MC Etcher - Diamond Drag Bit
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MC Etcher is our new diamond drag bit. It is perfect for fine line engraving on composites, metals, and glass.
MC Etcher drags a diamond-coated, spring-loaded tip over the surface of your material to create an etched or engraved pattern, it does not cut with flutes like a normal endmill.
IMPORTANT: The drag engravers are not meant to rotate so the spindle needs to be turned off when using MC Etcher.
Ships in a reusable storage tube.
MC Etcher is available in three variants:
- Individual 90-degree tip
- Individual 120-degree tip
- Combo pack: 90-degree tip (1 ea) and 120-degree tip (1 ea)
All MC Etchers have a 1/4" Shank.
90 Degree or 120 degree tip?
The 90-degree tip has better penetration in very hard or anodized materials.
The 120 deg tip provides slightly wider lines in softer materials such as fiberboard but has less penetration in harder materials.
Recommended Diamond Drag Bit Speeds and Feeds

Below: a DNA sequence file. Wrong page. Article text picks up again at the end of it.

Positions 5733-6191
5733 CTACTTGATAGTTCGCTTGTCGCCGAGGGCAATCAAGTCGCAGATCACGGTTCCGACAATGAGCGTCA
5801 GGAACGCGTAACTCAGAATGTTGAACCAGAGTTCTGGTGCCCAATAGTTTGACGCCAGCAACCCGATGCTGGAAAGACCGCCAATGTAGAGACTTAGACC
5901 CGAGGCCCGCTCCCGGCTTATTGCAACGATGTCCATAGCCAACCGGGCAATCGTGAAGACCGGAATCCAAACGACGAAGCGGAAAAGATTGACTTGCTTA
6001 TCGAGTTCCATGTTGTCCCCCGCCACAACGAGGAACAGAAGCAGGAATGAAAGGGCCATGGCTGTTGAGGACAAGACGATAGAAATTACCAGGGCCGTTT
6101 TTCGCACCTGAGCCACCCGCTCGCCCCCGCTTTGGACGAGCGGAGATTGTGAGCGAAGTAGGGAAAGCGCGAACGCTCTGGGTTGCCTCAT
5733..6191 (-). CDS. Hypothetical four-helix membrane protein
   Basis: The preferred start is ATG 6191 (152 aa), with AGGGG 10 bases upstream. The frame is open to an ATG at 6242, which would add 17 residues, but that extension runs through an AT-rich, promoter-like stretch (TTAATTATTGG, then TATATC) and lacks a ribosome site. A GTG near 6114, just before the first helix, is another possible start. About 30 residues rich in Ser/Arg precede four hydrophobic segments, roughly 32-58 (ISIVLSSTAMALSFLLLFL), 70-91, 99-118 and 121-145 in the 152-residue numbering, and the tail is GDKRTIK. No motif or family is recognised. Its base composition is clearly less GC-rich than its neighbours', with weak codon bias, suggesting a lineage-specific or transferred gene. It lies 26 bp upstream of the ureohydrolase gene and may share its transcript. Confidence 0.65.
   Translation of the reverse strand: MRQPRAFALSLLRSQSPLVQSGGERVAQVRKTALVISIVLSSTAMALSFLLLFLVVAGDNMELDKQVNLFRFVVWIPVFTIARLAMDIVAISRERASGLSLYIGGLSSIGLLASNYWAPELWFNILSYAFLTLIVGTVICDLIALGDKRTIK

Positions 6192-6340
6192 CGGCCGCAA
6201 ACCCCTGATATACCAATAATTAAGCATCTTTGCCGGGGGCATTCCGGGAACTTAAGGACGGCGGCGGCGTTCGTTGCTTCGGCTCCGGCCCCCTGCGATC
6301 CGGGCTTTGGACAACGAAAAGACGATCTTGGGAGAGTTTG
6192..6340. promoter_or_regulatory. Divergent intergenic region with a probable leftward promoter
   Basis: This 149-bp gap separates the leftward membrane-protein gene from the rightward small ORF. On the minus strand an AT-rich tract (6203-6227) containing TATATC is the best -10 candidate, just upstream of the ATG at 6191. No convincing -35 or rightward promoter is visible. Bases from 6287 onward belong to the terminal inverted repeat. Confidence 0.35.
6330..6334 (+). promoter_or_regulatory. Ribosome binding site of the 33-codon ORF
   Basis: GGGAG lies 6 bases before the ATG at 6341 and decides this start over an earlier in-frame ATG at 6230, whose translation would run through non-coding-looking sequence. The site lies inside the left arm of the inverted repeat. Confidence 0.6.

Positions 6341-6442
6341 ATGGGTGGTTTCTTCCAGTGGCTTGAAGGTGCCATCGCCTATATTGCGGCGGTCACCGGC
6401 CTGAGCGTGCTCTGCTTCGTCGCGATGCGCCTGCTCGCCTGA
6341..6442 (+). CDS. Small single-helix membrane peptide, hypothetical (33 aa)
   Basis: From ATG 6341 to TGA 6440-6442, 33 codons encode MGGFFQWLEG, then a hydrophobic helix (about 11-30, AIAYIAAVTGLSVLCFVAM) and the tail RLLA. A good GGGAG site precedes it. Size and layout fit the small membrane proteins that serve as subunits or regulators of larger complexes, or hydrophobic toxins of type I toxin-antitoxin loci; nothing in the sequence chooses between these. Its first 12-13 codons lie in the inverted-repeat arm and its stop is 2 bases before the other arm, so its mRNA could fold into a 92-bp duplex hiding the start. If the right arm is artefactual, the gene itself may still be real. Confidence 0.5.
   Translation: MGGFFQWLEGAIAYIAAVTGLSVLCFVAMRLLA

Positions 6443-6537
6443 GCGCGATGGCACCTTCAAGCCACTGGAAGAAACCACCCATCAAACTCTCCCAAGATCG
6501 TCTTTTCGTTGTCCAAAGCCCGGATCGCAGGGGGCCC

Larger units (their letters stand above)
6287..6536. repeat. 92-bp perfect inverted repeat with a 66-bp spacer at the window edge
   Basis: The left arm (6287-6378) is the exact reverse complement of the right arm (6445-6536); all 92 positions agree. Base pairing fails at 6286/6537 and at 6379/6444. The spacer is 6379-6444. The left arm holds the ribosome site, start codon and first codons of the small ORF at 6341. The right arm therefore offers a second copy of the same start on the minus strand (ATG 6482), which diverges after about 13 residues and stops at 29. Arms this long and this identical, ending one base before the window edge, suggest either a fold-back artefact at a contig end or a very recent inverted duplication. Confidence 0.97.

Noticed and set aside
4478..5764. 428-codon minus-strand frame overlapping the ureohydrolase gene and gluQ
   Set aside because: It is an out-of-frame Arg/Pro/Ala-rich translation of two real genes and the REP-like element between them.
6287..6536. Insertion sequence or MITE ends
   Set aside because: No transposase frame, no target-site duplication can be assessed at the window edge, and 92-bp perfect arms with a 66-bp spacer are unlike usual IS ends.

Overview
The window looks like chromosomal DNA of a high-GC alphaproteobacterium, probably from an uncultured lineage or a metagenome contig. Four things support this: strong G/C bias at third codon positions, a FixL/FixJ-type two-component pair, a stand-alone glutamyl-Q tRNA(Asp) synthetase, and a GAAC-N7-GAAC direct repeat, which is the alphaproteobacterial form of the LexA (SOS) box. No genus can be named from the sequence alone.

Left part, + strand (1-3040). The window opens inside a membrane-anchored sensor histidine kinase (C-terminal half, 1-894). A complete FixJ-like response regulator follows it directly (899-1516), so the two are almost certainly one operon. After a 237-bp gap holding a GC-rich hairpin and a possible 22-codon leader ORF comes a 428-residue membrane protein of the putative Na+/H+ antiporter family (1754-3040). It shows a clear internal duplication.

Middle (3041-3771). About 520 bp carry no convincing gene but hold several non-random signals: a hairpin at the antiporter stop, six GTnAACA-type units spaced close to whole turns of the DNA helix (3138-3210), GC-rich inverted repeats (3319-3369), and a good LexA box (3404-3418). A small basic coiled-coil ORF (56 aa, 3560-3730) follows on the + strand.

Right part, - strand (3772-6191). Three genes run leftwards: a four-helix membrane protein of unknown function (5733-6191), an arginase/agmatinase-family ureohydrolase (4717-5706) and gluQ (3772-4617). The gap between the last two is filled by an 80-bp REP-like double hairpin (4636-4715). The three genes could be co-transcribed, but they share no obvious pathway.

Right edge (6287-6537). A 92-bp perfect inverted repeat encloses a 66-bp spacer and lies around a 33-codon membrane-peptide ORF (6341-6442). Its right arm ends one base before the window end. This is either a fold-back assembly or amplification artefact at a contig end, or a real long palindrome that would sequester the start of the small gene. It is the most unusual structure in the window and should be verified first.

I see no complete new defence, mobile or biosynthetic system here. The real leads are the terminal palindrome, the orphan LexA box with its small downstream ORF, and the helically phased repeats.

We've tried the MC Etcher with a variety of materials and we don't find a lot of difference between the speeds and feeds that work for each material. We recommend these as a starting point:
- Feedrate: 60 in/min
- Plungerate: 30 in/min
- Cut Depth / Compression: .015"
Drag Bit Toolpaths
You have a couple of options to generate a toolpath for a drag engraver:
- Use Carbide Create, or any other 2D CAM program, to generate contour toolpaths and pocket toolpaths with an RPM of zero (or leave your spindle turned off).
- Use the Engrave toolpath in Carbide Create Pro to generate outline and fill toolpaths for drag engraving.
What materials will MC Etcher work with?
- Plastics like acrylic, plexiglass, and polycarbonate
- Metals like aluminum, brass, or stainless steel
- Glass, porcelain, and ceramics
- Stone tile, like granite and marble
Note: The life of MC Etcher will vary depending on the materials that it's asked to engrave. For instance, softer materials, like plastics, cause very little wear while harder materials, like glass and stone, can cause much higher wear.
If you are using MC Etcher to engrave hard materials, it's worth doing a test to find the minimum toolpath density (or the maximum stepover) that will give you the look that you're trying to achieve. This will help extend the life of MC Etcher as much as possible.